Jenny woke with a gasp. A dream so vivid had frightened her terribly. In her dream, Jenny saw herself as if she were someone else. There was an unrecognizable figure attempting to pull her into a dark hole in the wall. The misty form was unknown to her, and she felt deathly afraid of it. She was sure that it meant her harm in some fashion.

Sleep for the rest of the night was not particularly restful. The voice continued throughout the night, and it became obvious that something was attempting to communicate with her subconsciously.

As the nights went by, the voice started to seem friendlier. She still could only faintly hear the voice whispering just as she was drifting off to sleep, and she wasn’t sure of this at all. The soft glow was still there, but only she could see it.

At bedtime, she asked, “Bobby, come into my room and see if there is anything out of order here.”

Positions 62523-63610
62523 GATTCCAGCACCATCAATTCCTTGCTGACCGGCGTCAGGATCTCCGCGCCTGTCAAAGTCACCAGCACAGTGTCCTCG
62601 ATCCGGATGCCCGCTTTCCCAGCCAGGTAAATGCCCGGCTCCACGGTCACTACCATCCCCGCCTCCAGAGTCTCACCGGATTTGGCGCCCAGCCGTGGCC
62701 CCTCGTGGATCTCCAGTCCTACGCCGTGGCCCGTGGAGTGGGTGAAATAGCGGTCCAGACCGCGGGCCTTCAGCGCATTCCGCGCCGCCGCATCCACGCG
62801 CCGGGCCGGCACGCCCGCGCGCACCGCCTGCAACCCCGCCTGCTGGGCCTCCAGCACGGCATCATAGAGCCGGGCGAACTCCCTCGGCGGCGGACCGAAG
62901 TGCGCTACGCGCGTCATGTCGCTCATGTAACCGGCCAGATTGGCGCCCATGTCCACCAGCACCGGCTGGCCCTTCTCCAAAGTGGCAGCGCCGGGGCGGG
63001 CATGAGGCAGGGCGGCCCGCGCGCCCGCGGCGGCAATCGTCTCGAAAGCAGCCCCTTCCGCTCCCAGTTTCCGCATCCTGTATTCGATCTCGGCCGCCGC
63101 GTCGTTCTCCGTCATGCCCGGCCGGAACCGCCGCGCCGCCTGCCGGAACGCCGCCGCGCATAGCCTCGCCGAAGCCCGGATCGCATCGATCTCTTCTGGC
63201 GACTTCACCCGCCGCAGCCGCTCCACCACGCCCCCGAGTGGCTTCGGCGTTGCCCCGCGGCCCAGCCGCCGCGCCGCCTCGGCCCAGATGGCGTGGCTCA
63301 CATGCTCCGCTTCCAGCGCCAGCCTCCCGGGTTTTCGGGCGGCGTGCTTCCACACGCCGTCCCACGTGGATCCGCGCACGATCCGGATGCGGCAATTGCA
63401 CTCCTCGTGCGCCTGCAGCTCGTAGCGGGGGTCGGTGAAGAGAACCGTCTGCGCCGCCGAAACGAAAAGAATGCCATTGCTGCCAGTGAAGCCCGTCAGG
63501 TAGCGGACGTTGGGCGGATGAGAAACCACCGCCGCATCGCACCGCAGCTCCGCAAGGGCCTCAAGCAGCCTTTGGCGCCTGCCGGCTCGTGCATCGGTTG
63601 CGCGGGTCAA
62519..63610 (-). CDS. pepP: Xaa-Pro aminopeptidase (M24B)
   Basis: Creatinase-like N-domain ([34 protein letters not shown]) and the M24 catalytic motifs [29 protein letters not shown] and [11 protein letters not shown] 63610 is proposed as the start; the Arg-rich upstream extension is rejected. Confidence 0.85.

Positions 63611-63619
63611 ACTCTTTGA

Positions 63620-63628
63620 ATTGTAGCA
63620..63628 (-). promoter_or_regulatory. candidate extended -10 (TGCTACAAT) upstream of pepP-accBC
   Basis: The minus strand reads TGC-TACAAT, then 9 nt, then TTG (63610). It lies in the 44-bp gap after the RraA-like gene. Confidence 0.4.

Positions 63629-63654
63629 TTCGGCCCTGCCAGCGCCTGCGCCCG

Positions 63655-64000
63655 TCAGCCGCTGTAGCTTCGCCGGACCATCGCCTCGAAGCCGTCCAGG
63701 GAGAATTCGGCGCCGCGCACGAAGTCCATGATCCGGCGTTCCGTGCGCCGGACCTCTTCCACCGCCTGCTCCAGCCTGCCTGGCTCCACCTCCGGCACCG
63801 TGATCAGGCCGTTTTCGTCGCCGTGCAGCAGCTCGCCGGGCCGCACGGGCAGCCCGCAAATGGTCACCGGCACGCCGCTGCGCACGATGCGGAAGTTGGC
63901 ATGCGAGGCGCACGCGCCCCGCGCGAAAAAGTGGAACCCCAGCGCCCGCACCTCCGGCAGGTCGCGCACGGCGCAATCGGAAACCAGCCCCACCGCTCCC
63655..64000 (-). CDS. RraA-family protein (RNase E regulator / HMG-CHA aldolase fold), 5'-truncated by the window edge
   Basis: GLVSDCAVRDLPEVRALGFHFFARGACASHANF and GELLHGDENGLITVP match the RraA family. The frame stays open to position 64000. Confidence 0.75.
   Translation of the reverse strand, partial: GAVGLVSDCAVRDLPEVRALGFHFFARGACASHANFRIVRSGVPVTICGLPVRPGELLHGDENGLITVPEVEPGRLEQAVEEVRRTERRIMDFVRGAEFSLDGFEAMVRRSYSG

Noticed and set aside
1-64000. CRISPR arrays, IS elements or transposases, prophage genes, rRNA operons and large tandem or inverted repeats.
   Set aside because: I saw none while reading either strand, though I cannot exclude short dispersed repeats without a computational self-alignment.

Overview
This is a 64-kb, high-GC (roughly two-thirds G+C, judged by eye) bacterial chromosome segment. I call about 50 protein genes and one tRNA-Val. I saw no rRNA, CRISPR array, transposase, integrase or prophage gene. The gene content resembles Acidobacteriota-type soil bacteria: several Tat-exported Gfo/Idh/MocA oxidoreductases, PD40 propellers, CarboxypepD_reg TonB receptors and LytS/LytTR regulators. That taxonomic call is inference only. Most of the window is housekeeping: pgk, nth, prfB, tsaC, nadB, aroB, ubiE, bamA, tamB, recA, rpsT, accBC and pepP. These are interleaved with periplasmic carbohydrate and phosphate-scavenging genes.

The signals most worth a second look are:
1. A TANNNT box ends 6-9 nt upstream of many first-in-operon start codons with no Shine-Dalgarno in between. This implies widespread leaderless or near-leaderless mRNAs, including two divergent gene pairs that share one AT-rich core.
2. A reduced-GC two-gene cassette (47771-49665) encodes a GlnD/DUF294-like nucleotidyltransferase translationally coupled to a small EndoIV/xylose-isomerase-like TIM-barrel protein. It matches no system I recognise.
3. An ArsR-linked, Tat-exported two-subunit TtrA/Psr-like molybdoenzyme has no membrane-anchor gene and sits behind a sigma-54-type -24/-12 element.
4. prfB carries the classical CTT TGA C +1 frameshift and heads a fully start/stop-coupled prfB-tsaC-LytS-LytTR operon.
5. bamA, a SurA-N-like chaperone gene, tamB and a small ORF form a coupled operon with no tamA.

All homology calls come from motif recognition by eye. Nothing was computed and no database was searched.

He walked in and when the door was closed with no lights on, he said, “Yeah, there is something odd here.”

In anticipation of hearing that he actually saw something, she felt a bit of excitement come over her. “What do you see Bobby?”

“I see that it’s dark in here and I’ll trip on something if I move. What is it that you think I’m supposed to see?”

“Nothing, Bobby, I was just wondering is all.” The disappointment was evident in her voice. “Thanks for coming in. You can go back to your own room now.”

That night the voice in her sleep became a little more forceful. There was something that it wanted to communicate to Jenny. Her dreams became more upsetting and she woke in the middle of the night with a scream.


Her mother entered the room. “Jenny, what is it? I heard you scream in your sleep. Are you having a nightmare?”

“Yes, I dreamt that there was a thing trying to drag me into the darkness. I don’t know who or what it was. I’m frightened, Mother.”